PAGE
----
This chapter examines Alpha Phi Alpha’s involvement in the twentieth-century black freedom struggle. Alpha’s role in this phenomenon consisted of two distinct (and sometimes interconnected) dynamics. First, Alpha Phi Alpha as an organization promoted important civil rights initiatives. Th e fraternity’s historic “Education for Citizenship” campaign (“A Voteless People Is a Hopeless ...

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9. Setting an Example: Th e Philanthropic Contributions of Alpha Phi Alpha

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pp. 263-276

When most Americans, regardless of racial background, think about philanthropy, they tend to visualize wealthy white men—the Rockefellers, Carnegies, and Fords of the world. Too oft en, African Americans are seen as the recipients of philanthropy rather than the givers. And in fact, when asked if they are philanthropic, many black people say no, considering their giving to ...

PART 5. The Processes that Shape the Identity

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pp. 277-278

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10. The Harms and Hazards of Hazing: Medical, Sociocultural, and Legal Perspectives

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pp. 279-312

Arguably, the most prominent aspect of black Greek-letter organizations (BGLOs) in the past twenty-five years is the harrowing tragedy of hazing incidents that have cost the lives of college students. Since 1989, at least five young men and women have died as a result of hazing gone awry as they attempted to join BGLOs.1 These deaths, of course, are the pinnacle of the spectacle; in ...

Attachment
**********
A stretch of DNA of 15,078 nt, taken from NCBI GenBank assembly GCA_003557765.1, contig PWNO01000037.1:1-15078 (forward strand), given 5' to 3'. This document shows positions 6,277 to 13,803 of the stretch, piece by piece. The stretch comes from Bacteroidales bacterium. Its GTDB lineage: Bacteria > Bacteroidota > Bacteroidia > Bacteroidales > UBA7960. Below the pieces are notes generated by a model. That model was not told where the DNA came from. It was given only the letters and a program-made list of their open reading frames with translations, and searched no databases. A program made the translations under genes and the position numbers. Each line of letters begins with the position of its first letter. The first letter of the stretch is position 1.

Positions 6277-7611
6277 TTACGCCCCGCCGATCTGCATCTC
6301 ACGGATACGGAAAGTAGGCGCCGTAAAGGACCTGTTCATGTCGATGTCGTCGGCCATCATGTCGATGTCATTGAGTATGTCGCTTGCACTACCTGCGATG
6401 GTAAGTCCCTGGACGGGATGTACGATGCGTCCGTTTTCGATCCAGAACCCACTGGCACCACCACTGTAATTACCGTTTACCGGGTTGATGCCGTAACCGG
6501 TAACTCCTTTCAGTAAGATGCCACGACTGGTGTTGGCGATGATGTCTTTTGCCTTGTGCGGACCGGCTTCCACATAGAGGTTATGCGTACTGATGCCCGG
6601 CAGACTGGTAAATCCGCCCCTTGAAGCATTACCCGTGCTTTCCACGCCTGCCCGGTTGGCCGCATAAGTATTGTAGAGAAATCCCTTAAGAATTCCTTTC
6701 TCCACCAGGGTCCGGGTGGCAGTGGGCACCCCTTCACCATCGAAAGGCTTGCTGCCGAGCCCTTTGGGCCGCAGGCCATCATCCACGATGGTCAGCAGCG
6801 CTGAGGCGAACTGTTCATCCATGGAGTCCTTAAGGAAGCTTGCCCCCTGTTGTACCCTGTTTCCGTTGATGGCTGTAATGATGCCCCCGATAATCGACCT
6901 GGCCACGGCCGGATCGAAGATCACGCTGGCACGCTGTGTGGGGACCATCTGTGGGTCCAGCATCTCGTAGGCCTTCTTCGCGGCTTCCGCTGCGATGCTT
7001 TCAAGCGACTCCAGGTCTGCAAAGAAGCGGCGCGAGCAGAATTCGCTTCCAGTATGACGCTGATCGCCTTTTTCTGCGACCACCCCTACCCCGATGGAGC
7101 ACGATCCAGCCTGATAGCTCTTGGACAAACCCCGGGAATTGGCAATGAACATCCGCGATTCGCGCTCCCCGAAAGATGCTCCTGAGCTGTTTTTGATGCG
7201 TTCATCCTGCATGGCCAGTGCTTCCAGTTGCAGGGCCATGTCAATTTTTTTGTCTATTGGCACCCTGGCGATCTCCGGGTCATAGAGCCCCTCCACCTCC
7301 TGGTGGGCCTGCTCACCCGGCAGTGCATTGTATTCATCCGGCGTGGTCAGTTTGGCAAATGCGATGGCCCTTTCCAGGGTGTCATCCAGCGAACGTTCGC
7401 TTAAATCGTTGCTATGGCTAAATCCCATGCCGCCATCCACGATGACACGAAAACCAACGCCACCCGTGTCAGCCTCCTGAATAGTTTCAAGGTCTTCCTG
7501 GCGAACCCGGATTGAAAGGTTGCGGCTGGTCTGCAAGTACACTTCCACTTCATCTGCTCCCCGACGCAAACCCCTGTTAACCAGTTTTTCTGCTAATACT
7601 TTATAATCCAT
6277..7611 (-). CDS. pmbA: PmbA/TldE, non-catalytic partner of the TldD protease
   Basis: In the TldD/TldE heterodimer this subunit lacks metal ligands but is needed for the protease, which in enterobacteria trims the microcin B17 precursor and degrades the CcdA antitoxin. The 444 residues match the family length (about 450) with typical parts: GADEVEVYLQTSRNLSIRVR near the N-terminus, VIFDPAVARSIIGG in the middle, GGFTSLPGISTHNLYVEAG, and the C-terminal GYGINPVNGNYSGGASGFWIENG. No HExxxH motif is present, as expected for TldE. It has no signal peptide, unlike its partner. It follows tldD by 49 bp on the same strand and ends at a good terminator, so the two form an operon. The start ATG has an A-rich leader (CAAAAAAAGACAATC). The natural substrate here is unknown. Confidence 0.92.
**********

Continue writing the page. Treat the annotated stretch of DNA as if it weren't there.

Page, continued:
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11. Hazing and Pledging in Alpha Phi Alpha: An Organizational Behavior Perspective

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pp. 313-350

For decades, organizational behavior (OB) scholars have researched issues pertaining to a variety of organizations (e.g., private, for-profit, nonprofit, and governmental agencies). Their research findings have undoubtedly contributed to our knowledge and understanding of the complex dynamics of organizations. However, OB scholars have made few attempts to study the complexities of black Greek-letter organizations (BGLOs). In fact, the chapter by eminent ...

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Conclusion

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pp. 351-356

Without question, seven visionary men founded Alpha Phi Alpha Fraternity on a set of noble ideals. Over time, scores of men have shepherded the fraternity along a path of accomplishment and contribution to broader society. Th e sons of Alpha, too, have added greatly to the fraternity’s legacy. Th e crucial question, however, is not what Alpha was in 1906 or 1956. Rather, the question ...

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Acknowledgments

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pp. 357-358

Of the various books we, the editors of this volume, have written and edited, this one filled us with the most angst. We are both deeply committed to and active in our beloved fraternity—Alpha Phi Alpha Fraternity, Inc. As such, on the one hand, we wanted to be accurate and fair and guard the fraternity’s actual “secrets.” Even more, we wanted to do no actual harm ...

Appendix A. Alpha Phi Alpha General Secretaries and Executive Directors

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pp. 359-

Appendix B. Editors in Chief of The Sphinx

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pp. 360-

Appendix C. Prominent Alpha Phi Alpha Members

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pp. 361-376

List of Contributors

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pp. 377-384

Index

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pp. 385-394


E-ISBN-13: 9780813134574
Print-ISBN-13: 9780813134215

Illustrations: 13 figures, 11 tables
Publication Year: 2012